As the ongoing Covid-19 pandemic forces continued restrictions on international travel, British holidaymakers are abandoning the prospect of heading abroad and are opting instead for a UK staycation, with Britain enjoying some of its hottest temperatures of the year in August.
The warm temperatures have seen tourists flocking to coastal settings, with the south coast city of Portsmouth one of the areas enjoying increased footfall. Local hospitality businesses including Becketts, the Queens Hotel, Portsmouth Marriott and Travelodge, have all reporting an increase in demand as summer temperatures have taken hold in the UK.
Becketts, based on Bellevue Terrace in Southsea, reopened its six-bedroom hotel this week after being forced to close from the end of March, and its first weekend since reopening has seen the hotel fully booked.
General manager Terence Carvalho paid tribute to the Becketts staff for their efforts ahead of the reopening, including helping implement new safety procedures to ensure it is safe for guests.
Carvalho told Portsmouth’s The News: “The team has coped so well, and we couldn’t have got this far without them.
“We've had lots of new returning customers due to the safety measures we've put in place.”
The measures include a revamped cleaning system with one cleaner taking charge of all six rooms, as well providing personal protective equipment to minimise contact between guests and staff.
Despite operations being different from the pre-pandemic, Becketts is hoping for a successful summer season, with Portsmouth becoming something of a demand hotspot in the domestic tourism boom.
Indeed, Becketts assistant manager Kealan Blenkinsop said that there had already been a significant uptake in bookings.
Blenkinsop said: “We’ve found that people are booking to stay with us for a few days and using Portsmouth and Southsea as a holiday destination as it has so much to offer.
“We hope that this trend is something we see more of as things begin to open back up because tourism is such a big part of Portsmouth.”
Figures from the annual Travelodge holiday index also made for positive reading for the city, as the survey indicated that 55 per cent of adults surveyed intend on taking a summer holiday, with a staggering 80 per cent saying that they plan to holiday at home.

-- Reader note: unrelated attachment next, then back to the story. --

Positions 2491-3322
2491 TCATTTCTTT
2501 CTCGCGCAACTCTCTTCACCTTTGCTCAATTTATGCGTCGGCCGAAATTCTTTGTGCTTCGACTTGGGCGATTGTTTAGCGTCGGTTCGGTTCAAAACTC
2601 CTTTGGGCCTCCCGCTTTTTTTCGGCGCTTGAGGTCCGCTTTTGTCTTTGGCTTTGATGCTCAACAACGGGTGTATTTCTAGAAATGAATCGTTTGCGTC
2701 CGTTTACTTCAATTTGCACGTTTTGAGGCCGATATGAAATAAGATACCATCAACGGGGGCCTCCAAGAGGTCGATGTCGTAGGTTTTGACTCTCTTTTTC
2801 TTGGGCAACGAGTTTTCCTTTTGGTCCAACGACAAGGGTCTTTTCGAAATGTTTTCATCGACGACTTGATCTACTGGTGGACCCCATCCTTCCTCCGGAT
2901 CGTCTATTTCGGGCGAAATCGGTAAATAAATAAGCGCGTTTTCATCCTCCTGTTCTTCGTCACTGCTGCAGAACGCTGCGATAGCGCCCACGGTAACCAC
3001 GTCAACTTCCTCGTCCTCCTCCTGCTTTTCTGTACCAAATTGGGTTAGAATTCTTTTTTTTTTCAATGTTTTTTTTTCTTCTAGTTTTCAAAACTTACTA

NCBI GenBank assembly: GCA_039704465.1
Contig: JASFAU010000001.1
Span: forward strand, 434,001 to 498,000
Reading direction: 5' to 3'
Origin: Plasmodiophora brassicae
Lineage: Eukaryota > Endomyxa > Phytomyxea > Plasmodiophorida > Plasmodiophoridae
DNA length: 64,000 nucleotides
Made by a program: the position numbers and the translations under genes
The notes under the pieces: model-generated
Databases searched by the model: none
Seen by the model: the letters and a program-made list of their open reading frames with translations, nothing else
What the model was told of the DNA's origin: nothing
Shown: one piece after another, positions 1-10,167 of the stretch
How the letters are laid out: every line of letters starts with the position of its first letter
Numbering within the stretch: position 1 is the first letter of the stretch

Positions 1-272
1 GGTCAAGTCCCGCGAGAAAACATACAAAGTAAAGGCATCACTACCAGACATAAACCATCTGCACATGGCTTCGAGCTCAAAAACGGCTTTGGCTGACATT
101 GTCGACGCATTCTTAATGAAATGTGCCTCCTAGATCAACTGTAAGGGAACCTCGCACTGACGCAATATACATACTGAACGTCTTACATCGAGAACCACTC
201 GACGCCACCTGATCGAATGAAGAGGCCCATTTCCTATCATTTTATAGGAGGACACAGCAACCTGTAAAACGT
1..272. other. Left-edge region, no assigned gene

The index suggests that holidaymakers on average are spending £797.54 on their summer holiday this year, equating to a boost of £24 billion for the UK economy thanks to Brits opting for the staycation rather than a holiday abroad.
The Travelodge research also shows that 42 per cent of holidaymakers will be taking more short breaks in the UK this year, since they are not intending to travel abroad because of the ongoing pandemic. Moreover, 44 per cent of respondents suggested that they would be looking to enjoy a holiday at a seaside resort in the UK.
Portsmouth’s Travelodge has itself enjoyed an upsurge in business since the hospitality sector reopened, with many holidaymakers cashing in on its limited time offer of one million rooms priced at £28.99 or under across its 573 hotels across the UK.
Meanwhile, both the Queens Hotel and the Portsmouth Marriott have seen business boom as families have snapped up vacancies to explore Portsmouth and other nearby attractions.
Encouraging more British holidaymakers to visit the city, Portsmouth City Council’s tourism chief, Steve Pitt, said: “Portsmouth is a unique city to visit for those looking to get away in the UK this year.
“Tourism provides a valuable boost to the local economy and has a positive impact on businesses across the city.”
And it seems that Pitt’s called will not go ignored if research from building society Nationwide is to be believed.
Its figures suggest that the UK will be the largest beneficiary of holiday-related consumer spending in 2020, with 32 per cent of people surveyed saying that they planned to go on a UK staycation, while a further 14 per cent indicated that they preferred UK-based day trips with family and friends.
Nationwide estimates that those choosing to remain in the UK for their breaks are likely to spend £480 on things such as travel, meals, entertainment, essentials, and accommodation, on average.
The building society’s head of payments, Mark Nalder, said: “Although it’s clear that there remains some trepidation about taking a holiday this year, our data clearly shows that a large number of people are ready to escape their homes to enjoy a change of scenery. And, even though it’s a month on from the opening of the air bridges, Brits are choosing to stay at home to explore what’s on their own doorstep.”